Goh put forth the Monetary Authority of Singapore Bill, which proposed the establishment of the MAS, for its first parliamentary reading on 22 July 1970. On 2 September that same year, Hon Sui Sen, who succeeded Goh as Minister for Finance, presented and defended the bill at its second parliamentary reading. Hon noted that while the various government organisations were managing Singapore’s monetary system well, “the increasing complexity of modern banking and monetary management ma[de] it necessary to streamline the system”. The establishment of the MAS was, therefore, necessary to “enable a coherent and uniform policy to be developed for all monetary matters” and to develop expertise in central bank operations.
During the second reading of the bill, Hon also listed the powers, duties, functions and assets of the government to be transferred to the MAS as part of the centralisation process. As a banker and financial agent to the government, the MAS would issue demand drafts and make remittances, accept government deposits, and manage the government’s public debt and external assets. In addition, the authority would also implement the Local Treasury Act and the Development Loans Act of 1967 for the issue, purchase, sale, discount and redemption of government treasury bills.
In order to regulate and supervise the financial sector, the MAS would exercise authority under the Banking Act of 1970, the Finance Companies Act of 1967 and the Exchange Control Ordinance of 1953 over a wide range of financial matters. These included licensing of financial institutions; enforcing the cash-reserve ratio and the liquid asset ratio in the banking system; advising banks on interest rates for deposits and loans; regulating lending activity; and purchasing gold and foreign currencies. The MAS would also be designated as the lender of last resort and would be allocated a paid-up capital of S$30 million.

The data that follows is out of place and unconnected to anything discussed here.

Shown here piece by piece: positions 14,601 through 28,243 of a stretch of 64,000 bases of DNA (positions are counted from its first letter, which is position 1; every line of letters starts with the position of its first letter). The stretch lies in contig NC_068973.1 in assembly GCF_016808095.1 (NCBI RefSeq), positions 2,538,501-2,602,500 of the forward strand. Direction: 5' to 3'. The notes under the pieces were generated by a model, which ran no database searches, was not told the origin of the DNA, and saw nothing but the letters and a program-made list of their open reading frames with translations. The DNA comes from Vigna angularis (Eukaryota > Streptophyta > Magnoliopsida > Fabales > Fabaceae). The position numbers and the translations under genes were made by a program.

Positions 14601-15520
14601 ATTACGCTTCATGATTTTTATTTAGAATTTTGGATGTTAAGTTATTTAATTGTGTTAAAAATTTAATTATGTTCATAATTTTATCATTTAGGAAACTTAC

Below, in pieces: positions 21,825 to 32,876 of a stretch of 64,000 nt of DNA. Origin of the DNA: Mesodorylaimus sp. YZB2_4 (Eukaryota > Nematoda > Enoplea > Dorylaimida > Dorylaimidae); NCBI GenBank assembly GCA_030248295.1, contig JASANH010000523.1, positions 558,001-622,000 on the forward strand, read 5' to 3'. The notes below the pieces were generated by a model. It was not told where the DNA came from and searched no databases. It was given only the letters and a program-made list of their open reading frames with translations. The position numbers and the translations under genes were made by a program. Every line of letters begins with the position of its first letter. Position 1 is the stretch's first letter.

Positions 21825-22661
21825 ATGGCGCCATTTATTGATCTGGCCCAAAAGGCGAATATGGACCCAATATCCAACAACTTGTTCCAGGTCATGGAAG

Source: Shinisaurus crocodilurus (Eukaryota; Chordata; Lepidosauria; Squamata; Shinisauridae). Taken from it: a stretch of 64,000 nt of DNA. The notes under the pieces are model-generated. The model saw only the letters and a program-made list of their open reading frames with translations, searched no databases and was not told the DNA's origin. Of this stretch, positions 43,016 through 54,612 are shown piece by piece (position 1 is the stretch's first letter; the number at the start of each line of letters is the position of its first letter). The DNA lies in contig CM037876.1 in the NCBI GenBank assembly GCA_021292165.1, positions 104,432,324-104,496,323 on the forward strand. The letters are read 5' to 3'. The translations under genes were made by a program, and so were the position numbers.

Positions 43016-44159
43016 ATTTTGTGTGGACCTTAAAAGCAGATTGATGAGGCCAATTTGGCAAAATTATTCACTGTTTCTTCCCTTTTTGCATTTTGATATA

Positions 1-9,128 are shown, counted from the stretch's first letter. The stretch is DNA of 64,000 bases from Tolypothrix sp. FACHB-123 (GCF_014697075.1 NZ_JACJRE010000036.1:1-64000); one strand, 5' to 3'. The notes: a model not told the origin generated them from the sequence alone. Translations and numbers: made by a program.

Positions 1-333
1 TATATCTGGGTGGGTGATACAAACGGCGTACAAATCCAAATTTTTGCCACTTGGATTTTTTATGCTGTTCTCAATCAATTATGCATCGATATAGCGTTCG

The Monetary Authority of Singapore Bill was passed by parliament on 2 September 1970, and the Monetary Authority of Singapore Act came into force on 26 December that same year. Following the enactment of the act, the MAS commenced operation on 1 January 1971. As stipulated in the MAS Act, the authority is governed by a board of directors, which is chaired by the Minister for Finance with the Permanent Secretary (Economic Development) of MOF as his deputy. Hon Sui Sen and George Edwin Bogaars were appointed as the board’s first chairman and deputy chairman respectively.
1. Republic of Singapore. Government Gazette. Subsidiary Legislation Supplement. (1970, December 24). The Monetary Authority of Singapore Act (Commencement) Notification 1970 (Sp.S 341/1970, pp. 1301–1302). Singapore: Government Printers. Call no.: RSING 348.5957 SGGSLS.